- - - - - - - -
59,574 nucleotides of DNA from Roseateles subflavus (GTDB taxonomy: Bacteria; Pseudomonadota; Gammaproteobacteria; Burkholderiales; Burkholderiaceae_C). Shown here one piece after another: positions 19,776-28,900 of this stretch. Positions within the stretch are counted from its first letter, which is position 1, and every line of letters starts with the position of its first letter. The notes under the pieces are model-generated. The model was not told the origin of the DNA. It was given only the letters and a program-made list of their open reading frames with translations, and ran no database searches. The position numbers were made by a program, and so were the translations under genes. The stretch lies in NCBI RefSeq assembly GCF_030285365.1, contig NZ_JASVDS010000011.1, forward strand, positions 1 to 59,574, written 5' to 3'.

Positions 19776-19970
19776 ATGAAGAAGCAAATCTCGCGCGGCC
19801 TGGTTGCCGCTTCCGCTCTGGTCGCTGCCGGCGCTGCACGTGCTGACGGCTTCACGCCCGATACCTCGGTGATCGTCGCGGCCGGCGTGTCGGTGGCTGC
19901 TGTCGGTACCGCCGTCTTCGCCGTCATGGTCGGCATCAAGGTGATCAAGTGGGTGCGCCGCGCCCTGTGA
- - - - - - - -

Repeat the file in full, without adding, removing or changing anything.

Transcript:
59,574 nucleotides of DNA from Roseateles subflavus (GTDB taxonomy: Bacteria; Pseudomonadota; Gammaproteobacteria; Burkholderiales; Burkholderiaceae_C). Shown here one piece after another: positions 19,776-28,900 of this stretch. Positions within the stretch are counted from its first letter, which is position 1, and every line of letters starts with the position of its first letter. The notes under the pieces are model-generated. The model was not told the origin of the DNA. It was given only the letters and a program-made list of their open reading frames with translations, and ran no database searches. The position numbers were made by a program, and so were the translations under genes. The stretch lies in NCBI RefSeq assembly GCF_030285365.1, contig NZ_JASVDS010000011.1, forward strand, positions 1 to 59,574, written 5' to 3'.

Positions 19776-19970
19776 ATGAAGAAGCAAATCTCGCGCGGCC
19801 TGGTTGCCGCTTCCGCTCTGGTCGCTGCCGGCGCTGCACGTGCTGACGGCTTCACGCCCGATACCTCGGTGATCGTCGCGGCCGGCGTGTCGGTGGCTGC
19901 TGTCGGTACCGCCGTCTTCGCCGTCATGGTCGGCATCAAGGTGATCAAGTGGGTGCGCCGCGCCCTGTGA